The aim of the paper is to review of the recent researches that investigate the behavior of the gas turbulent flow laden with solid particles. The significant parameters that influence the interactions between the both phases, such as particle size, loading ratio and the gas velocity, have been extensively reviewed. Those parameters are presented in dimensionless numbers in which the applicability of studying its effect in terms of all circumstances of the gas turbulent channel flow at different condition is possible. The investigations of multiphase flow using the CFD means to show a good validation to the experimental results, thus promise a further development for the analysis of the interactions between phases.
The presented results show that the lag between the carrier phase and the particles is maximum in the core region of the flow and decreases near to the wall. The particles size is an important parameter. Increasing the particles size raises the difference between the particles and the air velocity. The large particles are able to retain their initial velocity through the flow. Furthermore, the maximum velocity of large particles which are located at the pipe center is higher than the local air velocity. The small particles tend to follow the carrier phase motion under the turbulence effect. And the beak of the mean axial velocity of both phases is displaced little above the pipe center. The particles that occupy the upper half of the pipe are faster than those occupy the lower half at a given superficial gas velocity and solid feeding rate. The velocity difference between the upper half and lower half particles, decreases with increasing the gas velocity. For constant gas velocity, as the solid mass loading increases, the velocity differences increase. As the carrier phase would not be able to re-suspend most of the particles that are settled by the gravity action. The pressure drop along the flow is proportional to the carrier phase velocity and the solid mass loading. The higher mass loading leads to that the particles concentration near to the bottom surface of the pipe decreases. The non-spherical particles are exposed to higher drag force and their velocity resembles the carrier phase velocity.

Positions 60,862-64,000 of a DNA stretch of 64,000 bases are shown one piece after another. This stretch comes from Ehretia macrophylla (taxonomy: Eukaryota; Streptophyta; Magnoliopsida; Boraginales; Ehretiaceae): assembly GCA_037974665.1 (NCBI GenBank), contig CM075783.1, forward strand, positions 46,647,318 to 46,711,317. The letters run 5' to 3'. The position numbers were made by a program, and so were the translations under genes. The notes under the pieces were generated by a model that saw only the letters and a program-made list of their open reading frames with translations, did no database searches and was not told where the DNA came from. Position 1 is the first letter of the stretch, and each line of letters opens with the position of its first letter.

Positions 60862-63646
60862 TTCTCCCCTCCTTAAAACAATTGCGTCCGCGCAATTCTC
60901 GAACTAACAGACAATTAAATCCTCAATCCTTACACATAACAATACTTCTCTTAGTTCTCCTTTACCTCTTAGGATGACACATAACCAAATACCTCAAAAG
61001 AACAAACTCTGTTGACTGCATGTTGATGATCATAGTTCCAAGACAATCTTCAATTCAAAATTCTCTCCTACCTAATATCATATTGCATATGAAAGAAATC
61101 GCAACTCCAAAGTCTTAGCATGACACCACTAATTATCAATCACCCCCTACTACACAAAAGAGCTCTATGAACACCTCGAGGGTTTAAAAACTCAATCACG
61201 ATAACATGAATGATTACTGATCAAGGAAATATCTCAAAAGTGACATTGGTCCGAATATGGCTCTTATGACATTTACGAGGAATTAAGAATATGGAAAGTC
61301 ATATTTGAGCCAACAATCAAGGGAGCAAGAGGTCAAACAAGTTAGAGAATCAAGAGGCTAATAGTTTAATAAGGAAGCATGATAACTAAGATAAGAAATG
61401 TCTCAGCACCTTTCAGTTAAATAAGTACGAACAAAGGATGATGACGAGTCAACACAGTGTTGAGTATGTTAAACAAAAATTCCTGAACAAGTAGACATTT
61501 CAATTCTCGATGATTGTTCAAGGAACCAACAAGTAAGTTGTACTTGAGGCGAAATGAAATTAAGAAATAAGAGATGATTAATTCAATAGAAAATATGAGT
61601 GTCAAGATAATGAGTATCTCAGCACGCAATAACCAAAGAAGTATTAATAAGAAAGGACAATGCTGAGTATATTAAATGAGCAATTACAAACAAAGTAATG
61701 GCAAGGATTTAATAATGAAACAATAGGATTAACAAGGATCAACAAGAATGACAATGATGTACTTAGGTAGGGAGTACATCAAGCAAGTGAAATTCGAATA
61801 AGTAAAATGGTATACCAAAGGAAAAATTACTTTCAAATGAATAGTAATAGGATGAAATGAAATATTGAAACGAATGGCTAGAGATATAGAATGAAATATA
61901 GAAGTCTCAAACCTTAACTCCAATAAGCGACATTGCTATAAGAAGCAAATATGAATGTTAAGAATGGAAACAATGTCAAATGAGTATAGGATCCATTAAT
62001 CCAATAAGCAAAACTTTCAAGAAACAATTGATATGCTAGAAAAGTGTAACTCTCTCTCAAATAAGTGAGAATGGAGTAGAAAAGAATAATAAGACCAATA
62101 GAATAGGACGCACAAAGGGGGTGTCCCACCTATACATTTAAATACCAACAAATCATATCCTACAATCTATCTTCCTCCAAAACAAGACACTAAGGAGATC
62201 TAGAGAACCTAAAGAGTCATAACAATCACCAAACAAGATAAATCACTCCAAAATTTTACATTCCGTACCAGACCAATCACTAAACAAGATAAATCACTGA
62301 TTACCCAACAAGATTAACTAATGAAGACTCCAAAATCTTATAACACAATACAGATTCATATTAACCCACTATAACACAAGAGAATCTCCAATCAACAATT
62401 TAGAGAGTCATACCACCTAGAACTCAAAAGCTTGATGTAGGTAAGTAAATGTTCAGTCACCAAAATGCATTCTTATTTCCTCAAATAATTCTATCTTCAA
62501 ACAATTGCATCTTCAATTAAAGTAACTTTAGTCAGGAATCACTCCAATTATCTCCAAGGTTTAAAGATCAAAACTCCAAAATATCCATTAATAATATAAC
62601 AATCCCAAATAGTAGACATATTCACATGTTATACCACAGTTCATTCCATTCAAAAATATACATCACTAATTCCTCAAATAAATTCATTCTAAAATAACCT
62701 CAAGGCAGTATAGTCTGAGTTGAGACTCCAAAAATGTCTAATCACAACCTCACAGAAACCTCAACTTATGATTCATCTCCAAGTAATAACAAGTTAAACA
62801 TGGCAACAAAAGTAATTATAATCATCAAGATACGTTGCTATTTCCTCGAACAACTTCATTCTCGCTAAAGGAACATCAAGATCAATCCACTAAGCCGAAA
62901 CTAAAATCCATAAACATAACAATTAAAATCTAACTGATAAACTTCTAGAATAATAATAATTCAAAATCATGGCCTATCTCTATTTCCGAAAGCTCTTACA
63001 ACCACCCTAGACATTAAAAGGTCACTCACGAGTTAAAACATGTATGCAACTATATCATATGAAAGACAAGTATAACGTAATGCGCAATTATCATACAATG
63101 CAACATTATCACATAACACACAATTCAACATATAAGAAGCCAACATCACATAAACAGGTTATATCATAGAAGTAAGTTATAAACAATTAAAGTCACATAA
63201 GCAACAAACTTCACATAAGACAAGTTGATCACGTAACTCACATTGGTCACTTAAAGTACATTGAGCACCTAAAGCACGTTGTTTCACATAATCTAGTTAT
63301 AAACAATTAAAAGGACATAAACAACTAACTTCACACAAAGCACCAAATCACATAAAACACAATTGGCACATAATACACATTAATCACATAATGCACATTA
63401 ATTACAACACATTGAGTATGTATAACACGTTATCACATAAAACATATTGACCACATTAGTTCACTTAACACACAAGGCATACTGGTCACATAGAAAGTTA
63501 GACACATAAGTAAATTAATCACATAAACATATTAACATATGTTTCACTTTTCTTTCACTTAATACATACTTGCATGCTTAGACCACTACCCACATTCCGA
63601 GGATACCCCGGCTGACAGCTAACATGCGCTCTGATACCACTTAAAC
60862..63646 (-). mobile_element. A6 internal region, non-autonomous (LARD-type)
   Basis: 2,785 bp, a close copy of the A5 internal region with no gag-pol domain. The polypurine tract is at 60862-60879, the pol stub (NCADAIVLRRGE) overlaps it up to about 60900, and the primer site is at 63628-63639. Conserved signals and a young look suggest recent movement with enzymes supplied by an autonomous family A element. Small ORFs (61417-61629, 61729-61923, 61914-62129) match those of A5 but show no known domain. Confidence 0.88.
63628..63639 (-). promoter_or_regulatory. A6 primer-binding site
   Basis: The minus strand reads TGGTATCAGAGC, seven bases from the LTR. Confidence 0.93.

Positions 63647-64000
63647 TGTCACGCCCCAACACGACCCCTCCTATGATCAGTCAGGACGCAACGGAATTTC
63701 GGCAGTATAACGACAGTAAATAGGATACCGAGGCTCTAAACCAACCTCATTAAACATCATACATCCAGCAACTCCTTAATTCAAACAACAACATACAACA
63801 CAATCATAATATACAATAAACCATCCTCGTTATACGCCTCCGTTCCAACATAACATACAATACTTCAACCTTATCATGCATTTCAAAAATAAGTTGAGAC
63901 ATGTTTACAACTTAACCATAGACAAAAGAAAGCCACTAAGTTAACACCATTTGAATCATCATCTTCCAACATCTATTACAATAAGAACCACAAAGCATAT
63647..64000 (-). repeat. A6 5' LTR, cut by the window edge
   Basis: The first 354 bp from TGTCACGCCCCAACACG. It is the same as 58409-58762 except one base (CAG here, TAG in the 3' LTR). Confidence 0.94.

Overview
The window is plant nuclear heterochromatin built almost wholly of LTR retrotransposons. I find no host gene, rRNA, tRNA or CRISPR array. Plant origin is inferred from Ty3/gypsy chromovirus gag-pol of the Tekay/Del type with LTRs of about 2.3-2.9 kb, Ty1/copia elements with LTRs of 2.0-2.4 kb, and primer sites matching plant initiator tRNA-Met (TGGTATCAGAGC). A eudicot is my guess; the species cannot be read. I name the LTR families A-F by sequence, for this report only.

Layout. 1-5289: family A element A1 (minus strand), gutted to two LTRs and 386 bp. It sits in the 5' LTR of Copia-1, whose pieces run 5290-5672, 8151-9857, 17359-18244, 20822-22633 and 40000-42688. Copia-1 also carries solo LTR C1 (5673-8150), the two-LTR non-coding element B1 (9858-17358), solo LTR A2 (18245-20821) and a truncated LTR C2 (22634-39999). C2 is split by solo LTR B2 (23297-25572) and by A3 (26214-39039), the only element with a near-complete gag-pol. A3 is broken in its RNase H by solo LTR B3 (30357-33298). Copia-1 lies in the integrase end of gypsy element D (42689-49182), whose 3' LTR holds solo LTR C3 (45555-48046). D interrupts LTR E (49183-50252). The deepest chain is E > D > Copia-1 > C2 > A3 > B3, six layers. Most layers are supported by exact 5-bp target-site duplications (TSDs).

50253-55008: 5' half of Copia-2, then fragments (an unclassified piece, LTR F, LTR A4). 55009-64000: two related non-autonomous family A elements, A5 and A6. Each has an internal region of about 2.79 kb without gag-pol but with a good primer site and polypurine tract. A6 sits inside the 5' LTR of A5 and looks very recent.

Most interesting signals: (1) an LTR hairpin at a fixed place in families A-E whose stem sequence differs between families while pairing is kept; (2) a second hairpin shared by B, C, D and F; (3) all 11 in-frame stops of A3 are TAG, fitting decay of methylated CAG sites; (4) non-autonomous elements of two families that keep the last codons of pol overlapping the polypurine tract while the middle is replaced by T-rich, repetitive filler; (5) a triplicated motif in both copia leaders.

The particle Reynolds number might be used to express the carrier phase inertia effect around the particles. The turbulence field of the carrier phase is reduced if the particle Reynolds number is low and vice versa. The large particles enhance the carrier phase turbulence where the small particles reduce the turbulence. The strength of secondary flow in form of circulation cells is proportional to particles size. In the case of the large particles, four recirculation cells are formed. Two recirculation cells are formed for the small particles. The mean axial velocity of the carrier phase is decreased as the mass loading increases. Carrier phase radial fluctuation velocity is enhanced with the increasing of the mass loading as well as the secondary flow intensity.
The authors gratefully acknowledge the financial support officers from the office of the Tanta University Research Fund. This work was supported by the Tanta University Research Fund under the research grant (code: cod-tu; 03-15-02).